The pious veneration of holy relics, based on their miraculous nature, originate from Divine Revelation. Even in the Old Testament God deigned to celebrate with miracles the holy relics of certain of those who were-pleasing to Him. Thus, by the touch of the holy relics of the Prophet Elisha, a dead man was resurrected. The tomb and bones of this Prophet, who had prophesied to Jeroboam the destruction of idolatrous altars, were greatly revered in Judea. The Patriarch Joseph also left a testament to the sons of Israel to preserve his bones in Egypt and, during their exodus, to carry them to the Promised Land (Genesis 50:25).

The New Testament raised the human body to the sublime and divine heights, endowing it with a glory which the Cherubim and Seraphim do not possess. The Good News of the New Testament concerning the body -- the significance and goal of the human body--is that, together with the soul, it achieves and inherits immortal life in Divine eternity. The Lord Christ has come to deify (Theosis), to make Christ-like, the entire man, that is, the soul and body, and this by the resurrection, insuring thereby victory over death and eternal life. No one ever elevated the human body as did the Lord Christ by His bodily Resurrection, the Ascension of His body into heaven, and its eternal session at the right hand of God the Father. In this way, the Resurrected Christ extended the promise of resurrection to the nature of the human body--"having made for all flesh a path to eternal life." Thus man now knows that the body is created for eternity through union with the God-Man and that his divine work on earth is to struggle, with the soul, for eternal life; to struggle, with all those means that convey grace and virtue, to make himself grace-filled, fulfilled by Divine grace, and created anew as the Temple of the Holy Spirit, the temple of the Living God.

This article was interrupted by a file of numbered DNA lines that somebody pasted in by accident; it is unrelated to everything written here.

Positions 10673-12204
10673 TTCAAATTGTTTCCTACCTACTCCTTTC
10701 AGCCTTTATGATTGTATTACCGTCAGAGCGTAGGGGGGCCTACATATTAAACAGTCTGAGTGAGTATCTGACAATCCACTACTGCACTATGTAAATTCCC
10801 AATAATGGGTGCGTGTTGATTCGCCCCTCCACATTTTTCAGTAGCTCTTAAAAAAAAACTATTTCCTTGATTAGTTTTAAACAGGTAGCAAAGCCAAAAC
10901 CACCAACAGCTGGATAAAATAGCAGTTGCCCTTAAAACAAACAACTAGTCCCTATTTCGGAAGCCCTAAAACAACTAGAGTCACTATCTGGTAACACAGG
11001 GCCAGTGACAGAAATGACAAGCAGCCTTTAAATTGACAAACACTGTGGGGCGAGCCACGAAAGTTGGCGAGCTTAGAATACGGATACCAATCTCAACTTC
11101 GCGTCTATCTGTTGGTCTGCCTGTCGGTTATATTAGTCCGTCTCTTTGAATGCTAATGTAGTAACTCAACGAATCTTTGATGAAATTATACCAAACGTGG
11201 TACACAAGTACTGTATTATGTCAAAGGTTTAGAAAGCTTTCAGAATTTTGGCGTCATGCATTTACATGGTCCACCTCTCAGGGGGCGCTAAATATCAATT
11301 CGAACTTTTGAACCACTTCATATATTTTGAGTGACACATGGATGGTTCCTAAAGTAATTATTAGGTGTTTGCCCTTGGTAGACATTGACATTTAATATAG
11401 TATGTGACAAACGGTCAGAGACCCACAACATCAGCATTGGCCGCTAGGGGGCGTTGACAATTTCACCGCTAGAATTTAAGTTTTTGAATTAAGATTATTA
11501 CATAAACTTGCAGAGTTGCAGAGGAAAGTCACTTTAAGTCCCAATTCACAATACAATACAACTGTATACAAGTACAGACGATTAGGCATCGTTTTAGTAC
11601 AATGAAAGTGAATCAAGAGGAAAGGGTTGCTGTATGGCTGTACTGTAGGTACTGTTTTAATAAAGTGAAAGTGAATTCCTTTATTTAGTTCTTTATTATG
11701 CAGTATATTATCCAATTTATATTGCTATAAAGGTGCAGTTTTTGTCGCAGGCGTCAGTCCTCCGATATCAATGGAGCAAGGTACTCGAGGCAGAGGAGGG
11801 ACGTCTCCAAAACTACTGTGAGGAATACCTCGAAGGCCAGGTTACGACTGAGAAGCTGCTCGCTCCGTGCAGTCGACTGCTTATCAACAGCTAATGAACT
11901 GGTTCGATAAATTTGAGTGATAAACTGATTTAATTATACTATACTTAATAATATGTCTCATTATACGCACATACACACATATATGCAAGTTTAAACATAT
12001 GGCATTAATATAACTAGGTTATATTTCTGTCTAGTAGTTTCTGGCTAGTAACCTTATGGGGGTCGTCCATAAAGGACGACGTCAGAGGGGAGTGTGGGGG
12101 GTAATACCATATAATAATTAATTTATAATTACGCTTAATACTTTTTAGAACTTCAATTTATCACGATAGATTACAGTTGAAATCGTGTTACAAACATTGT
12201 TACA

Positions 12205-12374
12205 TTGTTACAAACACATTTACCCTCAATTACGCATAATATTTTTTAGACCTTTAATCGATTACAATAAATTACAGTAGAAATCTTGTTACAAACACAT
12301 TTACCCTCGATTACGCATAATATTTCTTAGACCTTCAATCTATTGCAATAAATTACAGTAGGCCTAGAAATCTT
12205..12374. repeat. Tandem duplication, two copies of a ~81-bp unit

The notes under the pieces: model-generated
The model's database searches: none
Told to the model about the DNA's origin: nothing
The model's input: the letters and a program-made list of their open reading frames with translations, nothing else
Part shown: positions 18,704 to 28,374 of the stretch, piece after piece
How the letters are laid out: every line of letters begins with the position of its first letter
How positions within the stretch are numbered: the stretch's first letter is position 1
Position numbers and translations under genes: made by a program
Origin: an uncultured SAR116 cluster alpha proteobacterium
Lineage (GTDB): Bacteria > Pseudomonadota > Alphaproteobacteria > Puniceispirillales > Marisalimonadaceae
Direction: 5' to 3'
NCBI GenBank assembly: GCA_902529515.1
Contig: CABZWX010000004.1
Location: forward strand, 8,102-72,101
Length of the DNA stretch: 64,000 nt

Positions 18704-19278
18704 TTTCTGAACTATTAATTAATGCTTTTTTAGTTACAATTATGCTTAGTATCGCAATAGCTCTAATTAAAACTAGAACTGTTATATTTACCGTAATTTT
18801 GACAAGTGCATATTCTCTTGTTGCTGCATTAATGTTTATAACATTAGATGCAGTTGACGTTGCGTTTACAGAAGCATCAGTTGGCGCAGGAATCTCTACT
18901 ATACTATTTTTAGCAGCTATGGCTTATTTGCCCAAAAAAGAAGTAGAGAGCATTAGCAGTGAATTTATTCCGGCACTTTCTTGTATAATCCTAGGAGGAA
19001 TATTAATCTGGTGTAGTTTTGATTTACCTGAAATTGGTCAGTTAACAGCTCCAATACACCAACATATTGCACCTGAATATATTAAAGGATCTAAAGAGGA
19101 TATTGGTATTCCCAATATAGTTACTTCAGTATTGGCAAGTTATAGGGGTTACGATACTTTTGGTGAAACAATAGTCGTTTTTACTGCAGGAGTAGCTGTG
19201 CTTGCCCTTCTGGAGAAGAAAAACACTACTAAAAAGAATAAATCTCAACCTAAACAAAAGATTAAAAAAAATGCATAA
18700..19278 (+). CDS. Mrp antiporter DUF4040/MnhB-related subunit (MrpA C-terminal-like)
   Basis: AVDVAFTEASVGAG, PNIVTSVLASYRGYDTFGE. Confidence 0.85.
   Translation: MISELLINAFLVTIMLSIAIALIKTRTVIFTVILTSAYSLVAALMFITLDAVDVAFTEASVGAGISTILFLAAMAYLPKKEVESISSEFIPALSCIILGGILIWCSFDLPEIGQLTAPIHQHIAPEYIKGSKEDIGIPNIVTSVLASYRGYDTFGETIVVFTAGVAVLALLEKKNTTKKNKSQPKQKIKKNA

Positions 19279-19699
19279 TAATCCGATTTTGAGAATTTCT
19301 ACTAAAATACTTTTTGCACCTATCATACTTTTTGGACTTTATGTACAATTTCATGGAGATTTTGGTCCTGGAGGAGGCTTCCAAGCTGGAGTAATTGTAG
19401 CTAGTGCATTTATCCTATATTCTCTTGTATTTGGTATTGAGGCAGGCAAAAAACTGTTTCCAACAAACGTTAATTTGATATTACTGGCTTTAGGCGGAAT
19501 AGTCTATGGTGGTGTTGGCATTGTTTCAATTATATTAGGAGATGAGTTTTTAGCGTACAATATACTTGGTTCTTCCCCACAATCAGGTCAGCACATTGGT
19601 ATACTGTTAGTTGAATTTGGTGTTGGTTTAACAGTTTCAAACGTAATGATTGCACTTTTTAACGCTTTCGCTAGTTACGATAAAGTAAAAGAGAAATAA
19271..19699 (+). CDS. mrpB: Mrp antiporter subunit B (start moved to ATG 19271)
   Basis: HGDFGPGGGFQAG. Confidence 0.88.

Bearing in mind that this New Testamental notion of the human body has been achieved and realized in the persons of the Saints, Christians show a pious veneration for the bodies of the Saints, towards holy relics, the temples of the Holy Spirit, Who by God's grace abides within them. But Holy Revelation indicates that by God's immeasurable love for man, the Holy Spirit abides through His grace not only in the bodies of the Saints but also in their clothing.  So it is that the handkerchiefs of the holy Apostle Paul healed the ill and expelled unclean spirits (Acts 19:12). With his mantle the Prophet Elias struck the water, separating the waters of the Jordan, and along the dry bed of the river crossed the Jordan with his disciple Elisha (IV Kings 2:8). The Prophet Elisha did the very same thing himself, with the same mantle, after the taking-up of Elias into heaven (IV Kings 2:14). All this has its verification and source in the Divine power that rested in the garments of the Savior, which encompassed His Most Pure and Divine Body. Moreover, by His inexpressible love for man, the Divine Lord allows the servants of His Divinity to work miracles not only through their bodies and clothing but even with the shadow of their bodies, which is evident in an occurrence with the holy Apostle Peter: his shadow healed an ill man and expelled unclean spirits (Acts 5:15-16).

The Universal faith of the Church concerning the pious veneration of holy relics was confirmed by the God-bearing Holy Fathers of the Seventh Ecumenical Synod in its decrees: "Our Lord Jesus Christ granted to us the relics of Saints as a salvation-bearing source which pours forth varied benefits on the infirm. Consequently, those who presume to abandon the relics of the martyrs: if they be hierarchs, let them be deposed; if however monastics or laymen, let them merely be excommunicated."

(Next: The Orthodox Tradition of placing holy relics in the crypt of the altar table during the consecration of the church.)

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"Glory Be To GOD For All Things!"-Saint John Chrysostomos

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With agape in His Holy Diakonia,
The sinner and unworthy servant of God

+Father George